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The Wall Street Journal: California Oil Tax

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Venture Firms Ignite Bitter Fight
With Push for California Oil Tax

September 27, 2006; Page A1

Still smarting from California’s recent enactment of emissions caps, the oil industry is confronting another assault in the Golden State — this one bankrolled in part by Silicon Valley tycoons pushing to fund conservation and alternative-energy initiatives with a tax on oil output.

Two of the nation’s most influential constituencies are locked in an increasingly nasty battle over a ballot initiative that could squeeze an estimated $4 billion over the next decade from oil producers in California through a tax that would be as high as 6% a barrel. Energy companies already pay such levies in most other oil-producing states, but the hit in California would be especially steep, given that some 13% of the nation’s oil output is generated there.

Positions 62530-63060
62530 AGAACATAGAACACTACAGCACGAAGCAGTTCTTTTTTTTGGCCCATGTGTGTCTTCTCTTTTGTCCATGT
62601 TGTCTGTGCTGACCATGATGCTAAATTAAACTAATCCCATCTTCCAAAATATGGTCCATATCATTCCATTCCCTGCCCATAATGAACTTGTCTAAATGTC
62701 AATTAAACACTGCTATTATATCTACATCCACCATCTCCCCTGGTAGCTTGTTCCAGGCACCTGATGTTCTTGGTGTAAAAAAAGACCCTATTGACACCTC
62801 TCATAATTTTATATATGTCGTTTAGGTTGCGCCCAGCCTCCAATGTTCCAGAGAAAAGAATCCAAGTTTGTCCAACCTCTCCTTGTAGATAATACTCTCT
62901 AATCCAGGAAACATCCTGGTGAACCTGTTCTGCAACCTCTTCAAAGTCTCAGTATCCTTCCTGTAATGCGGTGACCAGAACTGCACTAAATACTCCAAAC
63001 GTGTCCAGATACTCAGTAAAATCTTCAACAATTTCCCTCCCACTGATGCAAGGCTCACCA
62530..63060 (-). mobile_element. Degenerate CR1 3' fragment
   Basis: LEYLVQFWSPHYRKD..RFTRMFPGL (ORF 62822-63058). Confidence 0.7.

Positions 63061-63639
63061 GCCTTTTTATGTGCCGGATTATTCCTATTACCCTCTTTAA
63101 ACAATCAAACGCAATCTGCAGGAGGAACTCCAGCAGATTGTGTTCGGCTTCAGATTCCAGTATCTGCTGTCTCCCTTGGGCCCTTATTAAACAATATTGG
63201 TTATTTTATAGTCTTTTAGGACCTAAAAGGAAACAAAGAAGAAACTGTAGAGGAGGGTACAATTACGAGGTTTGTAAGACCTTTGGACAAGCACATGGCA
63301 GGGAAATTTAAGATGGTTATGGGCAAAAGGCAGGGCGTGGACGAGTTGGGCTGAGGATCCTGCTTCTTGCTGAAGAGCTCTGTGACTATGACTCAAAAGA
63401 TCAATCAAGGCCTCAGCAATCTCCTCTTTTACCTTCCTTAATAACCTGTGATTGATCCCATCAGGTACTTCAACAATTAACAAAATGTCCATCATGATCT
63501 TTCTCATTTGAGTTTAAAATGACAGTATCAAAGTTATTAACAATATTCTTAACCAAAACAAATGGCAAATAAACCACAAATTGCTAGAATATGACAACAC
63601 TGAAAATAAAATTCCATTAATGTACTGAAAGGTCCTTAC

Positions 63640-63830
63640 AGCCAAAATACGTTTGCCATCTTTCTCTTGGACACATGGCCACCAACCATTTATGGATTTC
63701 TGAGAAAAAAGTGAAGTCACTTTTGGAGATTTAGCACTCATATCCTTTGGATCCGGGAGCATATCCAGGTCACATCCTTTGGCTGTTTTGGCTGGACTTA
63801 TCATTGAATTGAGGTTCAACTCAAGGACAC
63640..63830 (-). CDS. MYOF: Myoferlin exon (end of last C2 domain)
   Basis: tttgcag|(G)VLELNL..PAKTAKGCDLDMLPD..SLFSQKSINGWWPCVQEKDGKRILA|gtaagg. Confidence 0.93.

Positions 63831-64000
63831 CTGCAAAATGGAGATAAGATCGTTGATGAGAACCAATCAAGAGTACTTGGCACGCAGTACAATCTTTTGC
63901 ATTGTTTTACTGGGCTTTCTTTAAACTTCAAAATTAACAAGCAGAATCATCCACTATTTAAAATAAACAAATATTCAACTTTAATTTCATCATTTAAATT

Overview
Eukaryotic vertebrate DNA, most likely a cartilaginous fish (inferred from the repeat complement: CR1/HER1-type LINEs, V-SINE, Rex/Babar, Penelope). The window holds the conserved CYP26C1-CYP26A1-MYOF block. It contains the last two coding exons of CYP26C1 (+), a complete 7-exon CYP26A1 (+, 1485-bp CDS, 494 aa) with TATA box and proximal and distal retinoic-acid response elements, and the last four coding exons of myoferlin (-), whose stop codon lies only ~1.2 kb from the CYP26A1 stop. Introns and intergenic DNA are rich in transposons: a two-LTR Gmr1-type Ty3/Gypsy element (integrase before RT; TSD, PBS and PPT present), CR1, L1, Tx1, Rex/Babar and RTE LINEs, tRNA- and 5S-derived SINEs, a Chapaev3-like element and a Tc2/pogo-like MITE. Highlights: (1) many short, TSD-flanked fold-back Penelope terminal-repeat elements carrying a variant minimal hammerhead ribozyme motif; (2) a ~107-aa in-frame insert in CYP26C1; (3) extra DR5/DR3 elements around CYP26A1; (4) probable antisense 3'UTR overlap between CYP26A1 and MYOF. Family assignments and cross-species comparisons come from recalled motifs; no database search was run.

Chevron Corp. and Aera Energy LLC, which is jointly owned by Royal Dutch Shell PLC and Exxon Mobil Corp., are California’s two largest oil producers. The California Independent Petroleum Association counts another 450 smaller companies that also extract oil or natural gas in the state.
Among the major backers of the campaign to pass Proposition 87 are Vinod Khosla, a wealthy venture capitalist who has contributed more than $1 million; Larry Page, a co-founder of Google Inc.; Wendy Schmidt, wife of Google Chief Executive Eric Schmidt; and John Doerr, a prominent partner at VC firm Kleiner Perkins Caufield & Byers. Voters will decide the measure’s fate in the Nov. 7 general election.

Oil companies “are ripping us off,” says Mr. Khosla, who earned much of his wealth as a Kleiner Perkins partner and now runs Khosla Ventures. “There are cheaper alternatives to oil that they don’t want us to have.”